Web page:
As world leaders gather in Hamburg for tomorrow’s G20 summit, the European Union has something new to brandish: a free trade deal “ in principle” with Japan. This outline agreement has taken eighteen rounds of negotiations in just over four years to hammer out. European leaders are chuffed with their “big breakthrough”, and are clearly keen to talk up their diplomatic efforts as a sign of what benefits await members of the bloc, but they should hold off celebrations as their struggle to get their trade deal with Canada (Ceta) into force shows their work is far from over.
Nearly eight years after launching negotiations, the EU-Canada deal seems grounded by concerns from artisan cheese-makers in Canada and Europe’s pharmaceutical industry about the deal’s potential impact. Justin Trudeau is hoping to push the deal at the G20 summit, with the view of provisionally implementing it next year. The EU doesn’t have much of a record for signing trade deals swiftly, which is why Brexiteers are keen for Britain to leave the Customs Union so it can do deals and trade with aplomb. David Cameron reportedly thinks that could best happen by following the Norway model, despite previously pouring scorn on such an outcome.
The EU is not rushing to do a deal with Britain in preparation for its departure. Michel Barnier insisted in Brussels today that frictionless trade would be impossible, and that Britain had more to lose than the remaining 27 EU nations if it were to walk away from talks without a deal. “To my British partners I say: a fair deal is far better than no deal,” the EU’s chief negotiator said. He also ruled out sector by sector participation in the single market, and suggested his red lines had not been “fully understood across the Channel”. His fighting talk comes as he prepares to face his British counterpart – David Davis – again later this month for their second round of talks.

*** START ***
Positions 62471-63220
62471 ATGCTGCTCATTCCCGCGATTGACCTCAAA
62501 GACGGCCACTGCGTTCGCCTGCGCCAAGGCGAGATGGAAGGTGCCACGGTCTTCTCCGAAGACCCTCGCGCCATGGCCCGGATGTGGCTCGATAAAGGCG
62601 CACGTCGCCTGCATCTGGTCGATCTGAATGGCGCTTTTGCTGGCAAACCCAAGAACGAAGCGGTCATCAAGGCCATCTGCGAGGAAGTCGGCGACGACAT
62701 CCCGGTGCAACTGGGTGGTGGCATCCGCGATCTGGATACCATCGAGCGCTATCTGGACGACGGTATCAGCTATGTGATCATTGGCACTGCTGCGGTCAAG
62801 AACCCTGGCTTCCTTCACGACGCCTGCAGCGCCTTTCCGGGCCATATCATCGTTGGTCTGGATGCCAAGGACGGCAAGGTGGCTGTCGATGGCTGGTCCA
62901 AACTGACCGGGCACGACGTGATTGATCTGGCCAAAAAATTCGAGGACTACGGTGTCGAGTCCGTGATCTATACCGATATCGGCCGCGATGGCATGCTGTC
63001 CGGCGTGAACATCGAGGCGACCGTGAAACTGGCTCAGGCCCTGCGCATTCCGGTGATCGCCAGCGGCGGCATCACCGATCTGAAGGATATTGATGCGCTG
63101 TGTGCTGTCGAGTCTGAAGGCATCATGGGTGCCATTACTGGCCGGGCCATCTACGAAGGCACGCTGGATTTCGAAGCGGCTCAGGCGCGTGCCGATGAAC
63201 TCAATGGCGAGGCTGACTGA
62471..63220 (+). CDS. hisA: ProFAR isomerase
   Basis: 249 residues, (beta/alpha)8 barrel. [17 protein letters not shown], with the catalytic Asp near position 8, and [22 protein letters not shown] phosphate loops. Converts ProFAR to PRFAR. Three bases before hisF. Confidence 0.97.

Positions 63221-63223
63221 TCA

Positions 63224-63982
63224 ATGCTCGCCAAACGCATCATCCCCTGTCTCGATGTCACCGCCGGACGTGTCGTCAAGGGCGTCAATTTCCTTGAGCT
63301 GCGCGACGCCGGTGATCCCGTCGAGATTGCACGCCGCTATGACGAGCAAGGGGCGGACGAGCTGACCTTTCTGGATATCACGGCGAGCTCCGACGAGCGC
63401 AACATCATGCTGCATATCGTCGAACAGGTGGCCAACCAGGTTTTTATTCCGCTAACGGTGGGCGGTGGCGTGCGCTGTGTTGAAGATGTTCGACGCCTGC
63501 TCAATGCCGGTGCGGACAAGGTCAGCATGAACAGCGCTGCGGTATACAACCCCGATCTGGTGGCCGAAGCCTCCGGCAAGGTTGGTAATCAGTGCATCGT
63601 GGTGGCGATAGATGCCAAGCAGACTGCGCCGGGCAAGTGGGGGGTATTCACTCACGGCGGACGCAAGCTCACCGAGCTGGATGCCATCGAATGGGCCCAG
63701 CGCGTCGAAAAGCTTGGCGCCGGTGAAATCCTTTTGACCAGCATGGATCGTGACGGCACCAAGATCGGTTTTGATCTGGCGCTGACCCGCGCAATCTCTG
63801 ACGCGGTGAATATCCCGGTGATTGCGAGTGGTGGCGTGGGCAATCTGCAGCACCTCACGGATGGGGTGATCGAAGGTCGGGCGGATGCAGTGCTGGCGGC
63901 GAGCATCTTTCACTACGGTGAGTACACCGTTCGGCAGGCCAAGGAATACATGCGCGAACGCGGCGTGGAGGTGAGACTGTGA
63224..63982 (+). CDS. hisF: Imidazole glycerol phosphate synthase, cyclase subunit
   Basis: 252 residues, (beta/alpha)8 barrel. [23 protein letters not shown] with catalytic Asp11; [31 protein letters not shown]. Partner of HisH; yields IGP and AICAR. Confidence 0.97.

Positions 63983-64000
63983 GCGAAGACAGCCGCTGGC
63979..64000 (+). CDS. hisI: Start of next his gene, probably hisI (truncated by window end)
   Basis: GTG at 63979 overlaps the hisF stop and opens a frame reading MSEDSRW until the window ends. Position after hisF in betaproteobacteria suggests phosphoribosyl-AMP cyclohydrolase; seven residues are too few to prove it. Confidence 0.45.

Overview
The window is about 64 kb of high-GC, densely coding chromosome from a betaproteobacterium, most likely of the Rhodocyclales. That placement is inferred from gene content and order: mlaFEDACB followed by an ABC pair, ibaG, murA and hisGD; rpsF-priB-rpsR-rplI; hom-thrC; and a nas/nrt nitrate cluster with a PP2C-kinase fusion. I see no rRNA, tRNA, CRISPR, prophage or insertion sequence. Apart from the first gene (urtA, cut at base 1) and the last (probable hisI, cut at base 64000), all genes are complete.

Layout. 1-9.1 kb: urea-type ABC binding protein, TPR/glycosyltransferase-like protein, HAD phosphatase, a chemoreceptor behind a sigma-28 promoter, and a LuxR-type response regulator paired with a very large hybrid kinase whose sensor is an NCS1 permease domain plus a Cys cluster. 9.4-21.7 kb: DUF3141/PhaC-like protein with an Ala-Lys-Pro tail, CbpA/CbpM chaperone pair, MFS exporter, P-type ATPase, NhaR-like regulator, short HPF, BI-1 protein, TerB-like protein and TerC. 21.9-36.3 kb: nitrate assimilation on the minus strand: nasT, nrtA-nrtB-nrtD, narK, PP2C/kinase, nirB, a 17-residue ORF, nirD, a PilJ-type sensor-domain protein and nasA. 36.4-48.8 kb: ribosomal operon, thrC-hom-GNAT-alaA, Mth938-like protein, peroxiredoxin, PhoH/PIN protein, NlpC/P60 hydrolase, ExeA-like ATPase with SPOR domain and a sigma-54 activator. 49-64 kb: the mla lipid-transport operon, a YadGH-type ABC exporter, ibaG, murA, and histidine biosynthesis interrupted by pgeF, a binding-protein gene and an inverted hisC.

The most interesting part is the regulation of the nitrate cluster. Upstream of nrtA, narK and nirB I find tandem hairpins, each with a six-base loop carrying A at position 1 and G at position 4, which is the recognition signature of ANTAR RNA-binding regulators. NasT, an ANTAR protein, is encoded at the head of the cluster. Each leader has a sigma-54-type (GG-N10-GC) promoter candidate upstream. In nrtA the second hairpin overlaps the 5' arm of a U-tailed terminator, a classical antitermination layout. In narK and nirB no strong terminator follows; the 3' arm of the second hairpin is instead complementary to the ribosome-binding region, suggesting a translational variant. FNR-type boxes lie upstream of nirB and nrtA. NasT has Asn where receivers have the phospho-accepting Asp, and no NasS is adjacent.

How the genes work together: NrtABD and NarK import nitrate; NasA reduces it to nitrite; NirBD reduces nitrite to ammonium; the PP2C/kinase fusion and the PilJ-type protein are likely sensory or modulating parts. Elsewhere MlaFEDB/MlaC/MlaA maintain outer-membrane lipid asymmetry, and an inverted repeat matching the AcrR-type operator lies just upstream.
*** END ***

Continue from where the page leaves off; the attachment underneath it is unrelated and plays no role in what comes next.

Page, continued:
The EU’s chief negotiator is meant to represent the collective will of the EU27, although Peter Foster suggests that one group in particular could hold up negotiations: the French. Emmanuel Macron’s belief that Brexit must prove how much worse life is for countries outside of the Union could see the talks swiftly become acrimonious. “The risk,” Foster writes, is that “Brexit Britain must be made to look ten times worse” in order to make the case EU ‘solidarity’. In this scenario Mr Macron becomes a fundamentally polarising force. If that happens, then the vision of a controlled, constructive Brexit that leaves both sides free to prosper as good neighbours, will become almost impossible to realise.”
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